Angoisse, in turn, appears early in the European to Angst and to anxiety), reflect the changes ofvernaculars as a translation of the Latin Angustus emphasis that took place in the second half of the(narrow). However, by the beginning of the current 19th century. For whilst Guislain (1852) was onlymillennium, the metaphorical force of the term referring to acute fears, Griesinger (1861) introducedbecomes salient and, for example, by 1080 the Angst, a term that with Kirkegaard (1980/1844)French word angoisse meant tourmenter (Rey, acquired a meaning that went beyond fear (Jolivet,1997). Throughout, however, the term tended to refer 1950) to re-incorporate the old religious dimensionto the somatic components of suffering; for instance of anguish (McCarty, 1981).

  • 86 G. Berrios / Journal of Affective Disorders 56 (1999) 83 94

    As a compromise, the term nervousness became with the old concept of neuroses as defined by Willisavailable during the middle of the 19th century to and Sydenham during the 17th century; on this see

    refer to the subjective aspects of anxiety. Rather Lopez Pinero (1983) and Hare (1991)). The secondtypically, an anonymous (1860) English reviewer of shift concerned the suggestion by Krishaber (1873)

    Bouchuts (1860) book on Nevrosisme, although that the symptoms of anxiety alone might constituteaccepting that there was no good alternative in the a separate disease principally related to the car-English language, complained of the vagueness of diovascular system. The third pertained to the viewthe term. Zeldin (1977) has also suggested that by Axenfeld (1883), Leroux (1889), Westphalnervousness was increasingly recognised as a com- (1872a,b) and Benedikt (1870) that a subset ofplaint after the 1850s (p. 833). Krishabers symptoms, to wit those related to a

    subjective experience of dizziness, motor instability,fear and depersonalization might be a disease of the

    5. Anxiety-related behaviours inner ear. Let us study these three important contri-butions in turn.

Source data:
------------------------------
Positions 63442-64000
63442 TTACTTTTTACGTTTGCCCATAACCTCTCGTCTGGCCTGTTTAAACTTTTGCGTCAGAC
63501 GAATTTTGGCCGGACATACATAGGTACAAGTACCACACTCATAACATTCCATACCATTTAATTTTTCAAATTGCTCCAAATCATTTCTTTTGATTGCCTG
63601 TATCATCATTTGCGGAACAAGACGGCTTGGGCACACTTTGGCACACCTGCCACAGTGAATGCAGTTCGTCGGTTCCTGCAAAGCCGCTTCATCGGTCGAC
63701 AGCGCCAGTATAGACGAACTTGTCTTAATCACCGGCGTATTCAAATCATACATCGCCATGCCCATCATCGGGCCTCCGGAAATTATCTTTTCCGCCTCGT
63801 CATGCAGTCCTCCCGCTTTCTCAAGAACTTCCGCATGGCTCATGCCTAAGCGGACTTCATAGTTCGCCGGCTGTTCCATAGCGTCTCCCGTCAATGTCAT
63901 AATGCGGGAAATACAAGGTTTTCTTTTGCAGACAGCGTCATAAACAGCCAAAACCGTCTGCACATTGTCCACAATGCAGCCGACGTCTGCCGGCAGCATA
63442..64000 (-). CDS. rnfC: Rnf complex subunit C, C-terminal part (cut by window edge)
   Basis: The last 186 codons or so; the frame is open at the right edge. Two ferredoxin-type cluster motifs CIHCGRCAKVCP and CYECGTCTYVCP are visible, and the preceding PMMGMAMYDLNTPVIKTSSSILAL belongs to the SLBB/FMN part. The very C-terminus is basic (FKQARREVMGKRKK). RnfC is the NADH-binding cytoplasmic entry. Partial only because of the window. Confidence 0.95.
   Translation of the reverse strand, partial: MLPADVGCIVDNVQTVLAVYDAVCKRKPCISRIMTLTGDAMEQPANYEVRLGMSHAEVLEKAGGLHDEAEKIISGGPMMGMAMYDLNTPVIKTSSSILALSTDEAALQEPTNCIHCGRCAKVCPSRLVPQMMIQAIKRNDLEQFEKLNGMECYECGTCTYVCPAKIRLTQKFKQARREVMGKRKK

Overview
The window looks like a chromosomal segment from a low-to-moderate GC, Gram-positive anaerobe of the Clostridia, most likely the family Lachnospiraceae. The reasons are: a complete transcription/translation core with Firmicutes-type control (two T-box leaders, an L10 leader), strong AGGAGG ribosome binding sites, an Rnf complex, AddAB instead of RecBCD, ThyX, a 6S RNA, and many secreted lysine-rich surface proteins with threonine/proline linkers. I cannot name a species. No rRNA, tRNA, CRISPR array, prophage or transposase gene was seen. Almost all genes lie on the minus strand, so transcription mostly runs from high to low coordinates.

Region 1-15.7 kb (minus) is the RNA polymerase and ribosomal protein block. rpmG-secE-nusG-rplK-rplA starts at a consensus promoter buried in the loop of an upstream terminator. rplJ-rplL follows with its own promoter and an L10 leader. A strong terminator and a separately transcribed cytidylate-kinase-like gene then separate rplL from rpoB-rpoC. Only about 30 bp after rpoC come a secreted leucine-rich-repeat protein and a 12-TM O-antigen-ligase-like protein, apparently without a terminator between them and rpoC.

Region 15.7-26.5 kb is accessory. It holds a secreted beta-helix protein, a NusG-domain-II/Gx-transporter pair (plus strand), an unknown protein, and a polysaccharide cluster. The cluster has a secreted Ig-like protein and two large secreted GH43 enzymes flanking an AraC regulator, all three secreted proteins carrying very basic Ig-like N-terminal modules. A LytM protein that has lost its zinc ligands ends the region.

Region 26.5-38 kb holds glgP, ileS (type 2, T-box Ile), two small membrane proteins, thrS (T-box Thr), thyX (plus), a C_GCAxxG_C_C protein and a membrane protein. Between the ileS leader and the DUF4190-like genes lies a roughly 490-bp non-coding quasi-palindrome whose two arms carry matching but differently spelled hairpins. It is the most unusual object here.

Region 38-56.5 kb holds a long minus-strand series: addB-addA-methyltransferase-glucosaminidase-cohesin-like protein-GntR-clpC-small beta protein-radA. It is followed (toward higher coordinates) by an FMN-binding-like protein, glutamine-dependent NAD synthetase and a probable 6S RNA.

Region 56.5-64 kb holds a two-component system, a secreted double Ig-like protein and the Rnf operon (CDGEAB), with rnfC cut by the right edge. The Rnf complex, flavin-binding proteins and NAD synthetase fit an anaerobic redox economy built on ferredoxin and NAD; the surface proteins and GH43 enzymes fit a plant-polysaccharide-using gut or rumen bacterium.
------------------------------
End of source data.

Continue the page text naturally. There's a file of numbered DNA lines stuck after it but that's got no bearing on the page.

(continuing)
Irrespective of the name these states travelledunder (i.e. of the history of the words) or of how

    they were explained (the history of the concepts), 6.1.1. Morel and delire emotifbehavioural disorders recognizable as anxiety-re- Morel (1866) was perhaps the first one firmly tolated can be found in the literature of the ages suggest that pathological changes (i.e. a neurosis of)(Errera, 1962). Altschule (1976) also reminds one the ganglionic (autonomic) nervous system could

    that Arnold, Locke, Battie, Mead, Smith and Crich- give rise to symptoms which he called delire emotifton described medical states of inquietude and (an inaccurate translation of which is emotionaluneasiness (pp. 119124). As mentioned above, delusion). Analysis of his clinical reports shows thatbefore the 1820s, the manifestations of anxiety are he was focusing on a novel group of patients, onefound included under many nosological rubrics. For which until then had not been the preserve ofexample, Pinel (1818) lists them under epilepsy (p. alienists, namely those whose presentation included80), melancholia (p. 85), rabies (particularly of the permutations and combinations of subjective com-spontaneous variety) (p. 156), and the motility plaints such as fear, anxiety, phobias and obsessionsneuroses (p. 159) and Georget (1820) discussed the (on the latter see Berrios, 1989) and objectivesigns of anxiety in the section on general and complaints referring to the skin, and the cardiovascu-sympathetic symptoms. lar, gastrointestinal or nervous s...